‘Farming on the high, arid desert plains of Eastern Colorado forced people to be imaginative’ — Rick Kienitz

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From The Pueblo Chieftain (Rick Kienitz):

Before beginning a job for a municipal water provider, I, like most people, thought no further about where my water came from than from the kitchen faucet.

I knew water came from streams and aquifers and that the beginning of the water cycle was rain and snow, but I would rarely think of how that water finally made it to my house. The idea that somehow water had to make the long trek from a snowy mountain top to my home did not concern or worry me.

Increasingly, water scarcity and a growing population’s demand causes people like me to think more about where that all-important resource comes from. Seeing the process and the complexity of providing water to a large city made me not only appreciate the value and importance of water in Southern Colorado, but also had me wonder where that water supply originally came from.

Farming on the high, arid desert plains of Eastern Colorado forced people to be imaginative. Men like T.C. Henry and David K. Wall built canals and laterals to carry water from the rivers further inland to irrigate crops. Although these canals were massive undertakings and could move large amounts of water, the farmlands were also enormous and water was not always available, especially during times of drought.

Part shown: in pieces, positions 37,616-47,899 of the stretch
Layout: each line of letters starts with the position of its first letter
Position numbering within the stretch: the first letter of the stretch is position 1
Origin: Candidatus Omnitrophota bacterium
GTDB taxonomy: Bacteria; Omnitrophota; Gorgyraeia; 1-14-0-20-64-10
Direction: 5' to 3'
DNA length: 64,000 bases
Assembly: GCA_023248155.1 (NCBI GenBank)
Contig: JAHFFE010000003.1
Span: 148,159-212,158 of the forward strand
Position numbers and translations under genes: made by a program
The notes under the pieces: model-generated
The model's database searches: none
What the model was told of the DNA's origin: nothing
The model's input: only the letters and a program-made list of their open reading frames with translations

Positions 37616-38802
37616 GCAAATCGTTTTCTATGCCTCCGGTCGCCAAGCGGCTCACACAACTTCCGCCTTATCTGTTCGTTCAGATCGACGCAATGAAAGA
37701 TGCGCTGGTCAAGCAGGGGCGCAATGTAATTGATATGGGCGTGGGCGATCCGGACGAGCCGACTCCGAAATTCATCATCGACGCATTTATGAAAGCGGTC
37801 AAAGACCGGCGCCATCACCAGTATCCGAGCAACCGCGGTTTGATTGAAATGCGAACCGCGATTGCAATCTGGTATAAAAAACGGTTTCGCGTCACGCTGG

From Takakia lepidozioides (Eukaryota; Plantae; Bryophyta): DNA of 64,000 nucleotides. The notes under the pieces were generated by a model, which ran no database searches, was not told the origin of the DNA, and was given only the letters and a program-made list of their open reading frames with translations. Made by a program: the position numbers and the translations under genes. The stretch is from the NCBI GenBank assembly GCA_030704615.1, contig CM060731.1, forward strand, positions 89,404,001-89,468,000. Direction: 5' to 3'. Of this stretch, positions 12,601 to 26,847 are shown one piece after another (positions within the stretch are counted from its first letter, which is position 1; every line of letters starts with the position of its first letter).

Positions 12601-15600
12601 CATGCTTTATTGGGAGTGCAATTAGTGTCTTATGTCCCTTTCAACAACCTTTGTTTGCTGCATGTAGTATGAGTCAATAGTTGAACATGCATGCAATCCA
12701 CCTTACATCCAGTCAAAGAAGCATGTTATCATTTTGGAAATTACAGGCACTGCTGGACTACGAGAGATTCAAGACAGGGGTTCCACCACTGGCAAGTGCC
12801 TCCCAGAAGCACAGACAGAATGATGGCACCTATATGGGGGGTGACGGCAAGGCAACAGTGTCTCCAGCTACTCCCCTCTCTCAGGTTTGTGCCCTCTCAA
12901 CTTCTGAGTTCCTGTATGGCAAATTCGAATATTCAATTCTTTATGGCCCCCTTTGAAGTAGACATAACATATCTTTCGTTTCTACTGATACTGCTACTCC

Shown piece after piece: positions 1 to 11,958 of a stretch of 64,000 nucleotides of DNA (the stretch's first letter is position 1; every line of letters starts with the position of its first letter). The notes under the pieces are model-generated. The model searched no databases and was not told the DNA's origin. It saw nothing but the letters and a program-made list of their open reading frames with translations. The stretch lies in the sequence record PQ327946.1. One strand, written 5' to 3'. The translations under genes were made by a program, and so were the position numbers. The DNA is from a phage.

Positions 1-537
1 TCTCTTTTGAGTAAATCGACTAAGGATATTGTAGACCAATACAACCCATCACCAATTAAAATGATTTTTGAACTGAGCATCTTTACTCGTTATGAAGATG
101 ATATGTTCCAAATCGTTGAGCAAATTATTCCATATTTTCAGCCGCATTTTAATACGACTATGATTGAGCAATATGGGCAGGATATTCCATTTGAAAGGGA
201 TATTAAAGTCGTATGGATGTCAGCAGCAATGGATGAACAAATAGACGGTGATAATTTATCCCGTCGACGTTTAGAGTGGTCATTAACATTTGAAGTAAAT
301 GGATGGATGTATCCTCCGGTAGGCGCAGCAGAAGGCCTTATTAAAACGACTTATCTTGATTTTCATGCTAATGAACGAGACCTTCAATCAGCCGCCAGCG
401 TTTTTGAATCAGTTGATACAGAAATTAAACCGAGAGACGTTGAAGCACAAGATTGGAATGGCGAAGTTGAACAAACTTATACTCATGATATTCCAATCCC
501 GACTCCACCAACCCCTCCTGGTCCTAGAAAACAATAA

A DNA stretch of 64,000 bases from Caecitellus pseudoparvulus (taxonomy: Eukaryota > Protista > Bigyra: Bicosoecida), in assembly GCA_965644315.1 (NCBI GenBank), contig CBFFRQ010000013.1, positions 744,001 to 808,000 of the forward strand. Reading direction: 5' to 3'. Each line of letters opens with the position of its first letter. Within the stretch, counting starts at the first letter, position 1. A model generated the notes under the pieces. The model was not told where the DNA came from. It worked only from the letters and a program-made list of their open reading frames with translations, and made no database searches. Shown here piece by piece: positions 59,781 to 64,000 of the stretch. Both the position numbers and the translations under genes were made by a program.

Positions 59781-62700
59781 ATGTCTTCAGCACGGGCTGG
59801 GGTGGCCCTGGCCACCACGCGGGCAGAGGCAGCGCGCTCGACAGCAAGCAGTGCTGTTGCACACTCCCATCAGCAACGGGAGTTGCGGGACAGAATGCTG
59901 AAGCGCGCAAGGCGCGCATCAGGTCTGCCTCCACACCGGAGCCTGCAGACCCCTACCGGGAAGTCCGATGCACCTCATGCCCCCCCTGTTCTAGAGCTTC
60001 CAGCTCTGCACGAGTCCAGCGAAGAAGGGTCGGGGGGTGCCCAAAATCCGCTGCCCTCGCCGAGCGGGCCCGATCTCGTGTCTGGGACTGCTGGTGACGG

Farmers using these canals began to develop supplemental water supplies in order to grow crops during dry years. These great engineering feats used expansive tunnels and pipelines, as well as natural contours, draws and saddles in the Continental Divide to transport water and irrigate farmlands hundreds of miles away.
Since many of these supplemental systems became too expensive for farmers to maintain and operate, many are now part of municipal water systems and supplies.

Still, it took the vision, ingenuity, resourcefulness, skill, and hard work of these farmers to devise and build these systems. The Twin Lakes Reservoir and Canal Co. — which was originally developed to bring water through a series of tunnels to irrigate farms in Crowley County — now provides water to a number of cities including Colorado Springs, Pueblo, Pueblo West and Aurora.

The Busk Ivanhoe system used the old Carlton railway tunnel to bring water across the Continental Divide to farm land in Otero County under the Highline Canal. This system now provides water to Pueblo and Aurora.

These are just a couple of examples of the many amazing engineering and infrastructure projects developed by early farmers and entrepreneurs that continue to provide water for farming and also help supply water to thousands of people in cities and towns.

We, as citizens, owe much to the resourcefulness, hard work and forethought of those before us.

More Colorado Water 2012 coverage here.

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